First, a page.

Satellite image showing smoke from bushfires over south-eastern Australia.

During the 2003 bushfires, smoke was clearly visible from space. The fires themselves appear as red dots.

Image: Jacques Descloitres, MODIS Rapid Response Team at NASA GSFC

Last week in Science by Email we looked at the heatwave that has affected much of Australia. In this country, where heatwaves go, bushfires often follow.

A bushfire is an uncontrolled fire that burns in bushland, scrub or grasslands. They are a familiar hazard to Australians, as many parts of the continent are affected by them. While different regions have different bushfire seasons, at any one time of the year they can occur somewhere in the country.

Most bushfires occur in isolated areas or areas with few people. However, many Australians, even some in capital cities, live in bushfire-prone locations. Bushfires have caused the loss of life and property in a number of locations, with the worst fires recorded in Australia being the Black Saturday fires in Victoria in 2009.

Fires are currently burning in many places across Australia. In particular, fires at Dunalley (TAS) and Coonabarabran (NSW) this month caused large property losses and received wide-spread attention. The Coonabarabran fire also threatened the Siding Spring Observatory, home to Australia’s largest optical telescope.

The threat to life and the millions of dollars worth of damage caused by bushfires makes them an important topic of research. Developed by CSIRO, Emergency Situation Awareness (ESA) software scans Twitter for evidence that an emergency situation may be developing. The authorities can combine that information with what they know from other sources like 000 calls. For example, ESA detected reports of a grass fire threatening a hospital in outback Queensland and emergency services used the information to respond more quickly. ESA demonstrates the growing role that social media plays in how people communicate and find information, but it is no substitute for calling 000 in an emergency!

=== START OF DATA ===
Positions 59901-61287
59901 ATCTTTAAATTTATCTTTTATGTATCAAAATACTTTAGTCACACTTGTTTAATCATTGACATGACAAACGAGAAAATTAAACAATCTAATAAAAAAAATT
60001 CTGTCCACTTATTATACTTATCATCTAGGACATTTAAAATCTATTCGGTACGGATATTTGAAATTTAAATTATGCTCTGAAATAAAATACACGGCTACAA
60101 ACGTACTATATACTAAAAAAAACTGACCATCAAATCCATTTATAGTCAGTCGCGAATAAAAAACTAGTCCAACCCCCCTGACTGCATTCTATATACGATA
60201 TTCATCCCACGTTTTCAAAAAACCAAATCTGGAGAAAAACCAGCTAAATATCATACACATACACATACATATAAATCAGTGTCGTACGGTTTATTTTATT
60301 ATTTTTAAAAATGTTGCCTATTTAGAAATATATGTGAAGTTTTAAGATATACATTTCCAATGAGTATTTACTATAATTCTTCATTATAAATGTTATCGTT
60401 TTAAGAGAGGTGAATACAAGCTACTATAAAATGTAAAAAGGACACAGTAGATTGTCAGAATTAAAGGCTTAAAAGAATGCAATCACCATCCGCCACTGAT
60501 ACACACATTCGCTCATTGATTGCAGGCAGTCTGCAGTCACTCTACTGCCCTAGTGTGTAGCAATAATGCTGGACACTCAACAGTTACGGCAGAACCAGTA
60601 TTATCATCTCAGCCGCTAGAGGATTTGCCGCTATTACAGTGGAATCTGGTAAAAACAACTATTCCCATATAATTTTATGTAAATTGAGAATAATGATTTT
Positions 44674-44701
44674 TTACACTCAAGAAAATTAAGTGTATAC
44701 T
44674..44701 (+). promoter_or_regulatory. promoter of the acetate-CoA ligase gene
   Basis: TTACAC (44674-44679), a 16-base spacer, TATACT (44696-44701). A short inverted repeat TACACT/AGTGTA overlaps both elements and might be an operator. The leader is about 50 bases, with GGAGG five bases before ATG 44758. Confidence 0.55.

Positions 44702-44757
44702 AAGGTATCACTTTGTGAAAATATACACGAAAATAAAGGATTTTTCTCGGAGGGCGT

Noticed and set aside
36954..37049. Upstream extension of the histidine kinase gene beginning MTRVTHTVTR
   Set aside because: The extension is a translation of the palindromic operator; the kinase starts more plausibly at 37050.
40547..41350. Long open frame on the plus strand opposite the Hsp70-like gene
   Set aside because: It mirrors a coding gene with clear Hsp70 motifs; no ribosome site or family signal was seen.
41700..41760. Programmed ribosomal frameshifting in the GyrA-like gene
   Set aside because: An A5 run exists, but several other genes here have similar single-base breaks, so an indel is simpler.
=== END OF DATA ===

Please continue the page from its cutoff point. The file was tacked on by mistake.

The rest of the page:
ESA is only one part of bushfire research. Using the Canberra bushfires of 2003, local researchers were able to show the existence of ‘fire tornadoes’. These are a devastating phenomenon where a tornado forms as part of a thunderstorm and includes flames from a bushfire. CSIRO also does a range of bushfire-related research. Projects range from designing bushfire-resistant houses to conducting fire experiments in different conditions. Some researchers carry out surveys after major fires, while others still are developing models and tools to predict bushfire spread.

Fire is a natural part of the Australian landscape. There are a number of native plant species that require fire to germinate and the Australian bush generally grows back strongly after fire from both seeds and resprouting of burnt vegetation. Indigenous Australians have used fire successfully as part of their land management for thousands of years.

The hazards of out of control bushfires are likely to remain part of Australian life, though science and technology can help us take control of our environment.

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3 responses

  1. Justacceptit Avatar

    Reblogged this on Justacceptit's Blog.

  2. colinjgrace Avatar

    Reblogged this on colinjgrace and commented:
    Useful for students looking to find out more on this topical issue

  3. Sydney Gutters Avatar
    Sydney Gutters

    Great informative post.
    We have been doing all that we can to help Sydney homeowners prepare for bushfire season.
    Here is an infographic that we produced to increase awareness of bushfire preperation:

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